Prior to the commencement of this action, certain defendants disgorged all or part of their profits from trading in Itek securities to the Securities and Exchange Commission [the "SEC"]. Pursuant to paragraph eight of an agreement between defendant BLI and the SEC executed on March 19, 1986, BLI agreed to disgorge on behalf of itself and its employees (other than Meier) all profits realized from the purchase and sale of Itek securities. BLI disgorged a total of $53,747.07 to the SEC as profit realized by BLI and two of its employees (Schlatter and Fraysse) from transactions in Itek securities through accounts maintained at BLI. This disgorgement represents BLI's profit of $14,879.15, Schlatter's profit of $24,038.77, and Fraysse's profit of $14,829.15. See Declaration of Henry A. Hubschman in Support of Motion for Partial Summary Judgment, at ¶¶ 3-5, 86 Civ. 6447 (JMC) (S.D.N.Y. Oct. 26, 1989) ["Hubschman Declaration"]. The other remaining moving defendants — BLZ, Lademann, and Pletscher — did not trade in Itek securities and, therefore, did not disgorge any profits to the SEC.*fn1

Levine realized a profit of $12,651,753.99 from the purchase and sale of securities, including a profit of $805,035.00 from the purchase and sale of 50,000 shares of Itek securities transacted through an account maintained on his behalf at BLI. See Hubschman Declaration, at ¶¶ 6, 8. In connection with a prior insider trading action filed against Levine by the SEC, Levine executed a Consent and Undertaking on June 4, 1986, whereby he agreed to the entry of a "Final Judgment of Permanent Injunction and Other Equitable Relief." See SEC v. Levine, 881 F.2d 1165, 1169 (2d Cir. 1989). Pursuant to the Consent and Undertaking, Levine disgorged assets valued at $11.5 million to a receiver for satisfaction of any claims against Levine "`arising out of the purchase and sale of securities by [Levine and his companies] as alleged in the Complaint'" filed by the SEC. Id. (quoting Consent and Undertaking, at ¶ 8 (July 4, 1986)). The SEC complaint included transactions in securities of Itek.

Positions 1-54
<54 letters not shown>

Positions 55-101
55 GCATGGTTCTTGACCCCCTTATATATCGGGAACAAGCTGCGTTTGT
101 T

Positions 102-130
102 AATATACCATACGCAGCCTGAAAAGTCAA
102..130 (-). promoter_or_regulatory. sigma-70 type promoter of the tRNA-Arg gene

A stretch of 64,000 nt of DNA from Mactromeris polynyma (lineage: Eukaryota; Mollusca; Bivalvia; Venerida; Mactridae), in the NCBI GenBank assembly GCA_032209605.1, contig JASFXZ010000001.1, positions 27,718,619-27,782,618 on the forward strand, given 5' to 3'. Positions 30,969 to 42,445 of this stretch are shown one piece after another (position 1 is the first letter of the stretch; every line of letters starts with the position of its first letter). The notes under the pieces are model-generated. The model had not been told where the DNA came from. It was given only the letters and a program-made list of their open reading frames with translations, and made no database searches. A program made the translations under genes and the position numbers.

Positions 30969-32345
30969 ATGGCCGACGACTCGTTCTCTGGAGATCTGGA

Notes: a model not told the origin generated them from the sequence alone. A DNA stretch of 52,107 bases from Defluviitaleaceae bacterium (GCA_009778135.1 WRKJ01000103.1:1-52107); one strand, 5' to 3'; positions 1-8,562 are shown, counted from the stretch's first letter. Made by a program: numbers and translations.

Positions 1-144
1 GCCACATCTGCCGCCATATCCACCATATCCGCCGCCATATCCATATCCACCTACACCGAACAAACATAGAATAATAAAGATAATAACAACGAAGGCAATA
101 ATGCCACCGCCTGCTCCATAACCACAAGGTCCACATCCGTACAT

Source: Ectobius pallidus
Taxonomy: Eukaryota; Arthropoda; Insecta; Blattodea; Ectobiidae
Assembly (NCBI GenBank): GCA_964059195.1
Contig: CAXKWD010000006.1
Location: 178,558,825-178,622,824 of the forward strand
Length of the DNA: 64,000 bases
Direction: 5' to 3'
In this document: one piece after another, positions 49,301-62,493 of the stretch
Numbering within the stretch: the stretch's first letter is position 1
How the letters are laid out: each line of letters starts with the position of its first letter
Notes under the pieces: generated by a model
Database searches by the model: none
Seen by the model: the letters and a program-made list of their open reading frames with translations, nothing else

Among the various types of relief sought in the instant action, Litton seeks disgorgement of all profit, fees, and commissions earned from the sale and purchase of Itek securities by defendants Levine, Sokolow, Wilkis, Fraysse, Schlatter, Meier, BLI, and any third party acting on information supplied by any of the defendants. See Complaint, Relief ¶ 2.